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CRASH(8)                    System Manager's Manual                   CRASH(8)

       crash - what to do when the system crashes

       This  section  gives  at  least a few clues about how to proceed if the
       system crashes.  It can't pretend to be complete.

       Bringing it back up.  If the reason for the crash is not  evident  (see
       below for guidance on `evident') you may want to try to dump the system
       if you feel up to debugging.  At the moment a dump can be taken only on
       magtape.  With a tape mounted and ready, stop the machine, load address
       44, and start.  This should write a copy of all of  core  on  the  tape
       with  an EOF mark.  Caution: Any error is taken to mean the end of core
       has been reached.  This means that you must be sure the ring is in, the
       tape  is  ready, and the tape is clean and new.  If the dump fails, you
       can try again, but some of the registers will be lost.  See  below  for
       what to do with the tape.

       In  restarting  after  a crash, always bring up the system single-user.
       This is accomplished by following the directions in boot(8) as modified
       for  your particular installation; a single-user system is indicated by
       having a particular value in the switches (173030 unless you've changed
       init)  as  the  system starts executing.  When it is running, perform a
       dcheck and icheck(1) on all file systems which could have been  in  use
       at  the  time  of  the  crash.  If any serious file system problems are
       found, they should be repaired.  When you are satisfied with the health
       of your disks, check and set the date if necessary, then come up multi-
       user.  This is most easily accomplished  by  changing  the  single-user
       value  in the switches to something else, then logging out by typing an

       To even boot UNIX at all, three files (and the directories  leading  to
       them) must be intact.  First, the initialization program /etc/init must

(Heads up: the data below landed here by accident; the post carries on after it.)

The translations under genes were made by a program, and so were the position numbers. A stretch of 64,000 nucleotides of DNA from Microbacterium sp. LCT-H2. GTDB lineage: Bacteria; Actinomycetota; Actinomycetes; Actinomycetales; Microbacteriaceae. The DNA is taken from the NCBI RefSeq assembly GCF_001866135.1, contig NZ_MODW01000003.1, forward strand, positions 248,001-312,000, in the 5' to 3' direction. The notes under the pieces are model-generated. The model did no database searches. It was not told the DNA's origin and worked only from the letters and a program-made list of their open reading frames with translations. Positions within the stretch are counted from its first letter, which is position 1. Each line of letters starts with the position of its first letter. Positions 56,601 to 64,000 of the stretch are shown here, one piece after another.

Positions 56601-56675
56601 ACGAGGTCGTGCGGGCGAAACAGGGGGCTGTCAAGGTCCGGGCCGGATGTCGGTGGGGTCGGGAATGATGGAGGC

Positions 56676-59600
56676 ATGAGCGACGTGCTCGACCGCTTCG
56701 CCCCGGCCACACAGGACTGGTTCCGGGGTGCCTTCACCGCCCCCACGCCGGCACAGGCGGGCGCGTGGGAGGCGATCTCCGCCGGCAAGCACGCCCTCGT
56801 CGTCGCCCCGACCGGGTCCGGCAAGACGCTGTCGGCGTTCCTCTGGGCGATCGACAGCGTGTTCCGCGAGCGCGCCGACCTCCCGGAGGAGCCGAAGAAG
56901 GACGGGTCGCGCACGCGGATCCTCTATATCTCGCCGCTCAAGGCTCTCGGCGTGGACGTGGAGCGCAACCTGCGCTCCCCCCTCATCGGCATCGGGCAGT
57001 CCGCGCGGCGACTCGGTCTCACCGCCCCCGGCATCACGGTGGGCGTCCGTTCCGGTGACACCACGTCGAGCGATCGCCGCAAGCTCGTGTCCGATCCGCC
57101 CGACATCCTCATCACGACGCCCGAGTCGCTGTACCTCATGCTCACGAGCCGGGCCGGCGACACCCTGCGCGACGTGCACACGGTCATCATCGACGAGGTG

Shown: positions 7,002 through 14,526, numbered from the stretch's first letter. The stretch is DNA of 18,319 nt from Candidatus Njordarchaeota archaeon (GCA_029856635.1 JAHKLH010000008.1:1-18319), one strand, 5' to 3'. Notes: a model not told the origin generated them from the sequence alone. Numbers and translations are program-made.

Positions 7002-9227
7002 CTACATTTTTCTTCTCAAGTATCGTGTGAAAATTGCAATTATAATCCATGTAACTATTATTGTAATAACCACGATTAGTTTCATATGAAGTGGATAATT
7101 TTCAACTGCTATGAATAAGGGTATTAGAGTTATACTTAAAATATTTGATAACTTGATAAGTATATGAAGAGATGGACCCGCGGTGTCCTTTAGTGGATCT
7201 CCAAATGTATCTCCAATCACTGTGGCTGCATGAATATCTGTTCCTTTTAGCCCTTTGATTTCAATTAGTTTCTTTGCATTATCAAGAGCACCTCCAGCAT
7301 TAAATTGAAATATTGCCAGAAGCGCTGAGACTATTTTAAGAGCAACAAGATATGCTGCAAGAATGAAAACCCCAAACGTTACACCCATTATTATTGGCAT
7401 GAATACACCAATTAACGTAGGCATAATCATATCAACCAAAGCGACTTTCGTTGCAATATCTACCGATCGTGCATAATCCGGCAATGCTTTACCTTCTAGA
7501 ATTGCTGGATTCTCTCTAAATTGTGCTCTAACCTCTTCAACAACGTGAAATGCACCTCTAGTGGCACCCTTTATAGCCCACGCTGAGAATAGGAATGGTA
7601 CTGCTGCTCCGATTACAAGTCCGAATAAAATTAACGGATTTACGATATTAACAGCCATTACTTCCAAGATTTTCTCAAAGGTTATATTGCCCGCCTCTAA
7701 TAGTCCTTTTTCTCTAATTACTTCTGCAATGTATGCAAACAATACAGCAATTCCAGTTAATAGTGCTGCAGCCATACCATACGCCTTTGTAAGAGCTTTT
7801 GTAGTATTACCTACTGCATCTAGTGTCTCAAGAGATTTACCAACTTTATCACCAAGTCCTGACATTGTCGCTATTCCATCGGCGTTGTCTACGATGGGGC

be present and executable.  If it is not, the CPU  will  loop  in  user
       mode  at location 6.  For init to work correctly, /dev/tty8 and /bin/sh
       must be present.  If  either  does  not  exist,  the  symptom  is  best
       described  as  thrashing.  Init will go into a fork/exec loop trying to
       create a Shell with proper standard input and output.

       If you cannot get the  system  to  boot,  a  runnable  system  must  be
       obtained  from  a backup medium.  The root file system may then be doc-
       tored as a mounted file system as described below.  If  there  are  any
       problems  with  the root file system, it is probably prudent to go to a
       backup system to avoid working on a mounted file system.

       Repairing disks.  The first rule to keep in mind is that an addled disk
       should be treated gently; it shouldn't be mounted unless necessary, and
       if it is very valuable yet in quite bad shape,  perhaps  it  should  be
       dumped  before  trying surgery on it.  This is an area where experience
       and informed courage count for much.

       The problems reported by icheck typically fall into two  kinds.   There
       can  be  problems  with  the free list: duplicates in the free list, or
       free blocks also in files.  These can be cured easily  with  an  icheck
       -s.   If the same block appears in more than one file or if a file con-
       tains bad blocks, the files should be deleted, and the free list recon-
       structed.   The  best way to delete such a file is to use clri(1), then
       remove its directory entries.  If any of the affected files  is  really
       precious, you can try to copy it to another device first.

       Dcheck  may  report files which have more directory entries than links.
       Such situations are potentially dangerous;  clri  discusses  a  special
       case  of the problem.  All the directory entries for the file should be
       removed.  If on the other hand there  are  more  links  than  directory
       entries,  there  is  no  danger of spreading infection, but merely some
       disk space that is lost for use.  It is sufficient to copy the file (if
       it has any entries and is useful) then use clri on its inode and remove
       any directory entries that do exist.

       Finally, there may be inodes reported by dcheck that have 0 links and 0
       entries.   These  occur  on  the root device when the system is stopped
       with pipes open, and on other file systems when the system  stops  with
       files  that  have  been deleted while still open.  A clri will free the
       inode, and an icheck -s will recover any missing blocks.

       Why did it crash?  UNIX types a message on the console typewriter  when